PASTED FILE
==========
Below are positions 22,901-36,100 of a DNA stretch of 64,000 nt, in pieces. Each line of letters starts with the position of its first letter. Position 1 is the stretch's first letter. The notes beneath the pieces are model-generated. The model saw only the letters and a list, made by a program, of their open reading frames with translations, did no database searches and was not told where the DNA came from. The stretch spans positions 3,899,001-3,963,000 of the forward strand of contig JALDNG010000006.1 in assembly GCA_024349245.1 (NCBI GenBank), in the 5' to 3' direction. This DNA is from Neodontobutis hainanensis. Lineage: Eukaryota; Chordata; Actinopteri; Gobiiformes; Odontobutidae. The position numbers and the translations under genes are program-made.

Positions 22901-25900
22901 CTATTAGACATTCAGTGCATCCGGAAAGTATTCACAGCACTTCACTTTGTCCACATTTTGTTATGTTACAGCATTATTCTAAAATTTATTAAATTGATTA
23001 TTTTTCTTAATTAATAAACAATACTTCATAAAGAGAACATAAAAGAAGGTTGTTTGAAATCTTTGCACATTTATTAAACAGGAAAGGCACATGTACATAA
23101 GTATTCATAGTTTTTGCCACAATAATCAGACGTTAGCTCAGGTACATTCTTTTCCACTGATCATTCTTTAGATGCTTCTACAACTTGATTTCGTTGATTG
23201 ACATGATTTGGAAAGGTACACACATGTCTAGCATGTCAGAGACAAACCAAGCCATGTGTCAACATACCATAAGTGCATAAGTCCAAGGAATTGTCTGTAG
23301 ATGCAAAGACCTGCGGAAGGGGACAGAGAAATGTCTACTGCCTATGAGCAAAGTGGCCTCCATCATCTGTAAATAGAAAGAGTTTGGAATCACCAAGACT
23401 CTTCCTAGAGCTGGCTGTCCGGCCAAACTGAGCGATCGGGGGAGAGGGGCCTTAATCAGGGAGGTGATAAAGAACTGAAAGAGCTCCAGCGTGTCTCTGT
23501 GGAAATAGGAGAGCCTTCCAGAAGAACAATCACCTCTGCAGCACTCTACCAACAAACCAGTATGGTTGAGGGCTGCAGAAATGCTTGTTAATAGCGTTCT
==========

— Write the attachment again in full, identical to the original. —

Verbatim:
Below are positions 22,901-36,100 of a DNA stretch of 64,000 nt, in pieces. Each line of letters starts with the position of its first letter. Position 1 is the stretch's first letter. The notes beneath the pieces are model-generated. The model saw only the letters and a list, made by a program, of their open reading frames with translations, did no database searches and was not told where the DNA came from. The stretch spans positions 3,899,001-3,963,000 of the forward strand of contig JALDNG010000006.1 in assembly GCA_024349245.1 (NCBI GenBank), in the 5' to 3' direction. This DNA is from Neodontobutis hainanensis. Lineage: Eukaryota; Chordata; Actinopteri; Gobiiformes; Odontobutidae. The position numbers and the translations under genes are program-made.

Positions 22901-25900
22901 CTATTAGACATTCAGTGCATCCGGAAAGTATTCACAGCACTTCACTTTGTCCACATTTTGTTATGTTACAGCATTATTCTAAAATTTATTAAATTGATTA
23001 TTTTTCTTAATTAATAAACAATACTTCATAAAGAGAACATAAAAGAAGGTTGTTTGAAATCTTTGCACATTTATTAAACAGGAAAGGCACATGTACATAA
23101 GTATTCATAGTTTTTGCCACAATAATCAGACGTTAGCTCAGGTACATTCTTTTCCACTGATCATTCTTTAGATGCTTCTACAACTTGATTTCGTTGATTG
23201 ACATGATTTGGAAAGGTACACACATGTCTAGCATGTCAGAGACAAACCAAGCCATGTGTCAACATACCATAAGTGCATAAGTCCAAGGAATTGTCTGTAG
23301 ATGCAAAGACCTGCGGAAGGGGACAGAGAAATGTCTACTGCCTATGAGCAAAGTGGCCTCCATCATCTGTAAATAGAAAGAGTTTGGAATCACCAAGACT
23401 CTTCCTAGAGCTGGCTGTCCGGCCAAACTGAGCGATCGGGGGAGAGGGGCCTTAATCAGGGAGGTGATAAAGAACTGAAAGAGCTCCAGCGTGTCTCTGT
23501 GGAAATAGGAGAGCCTTCCAGAAGAACAATCACCTCTGCAGCACTCTACCAACAAACCAGTATGGTTGAGGGCTGCAGAAATGCTTGTTAATAGCGTTCT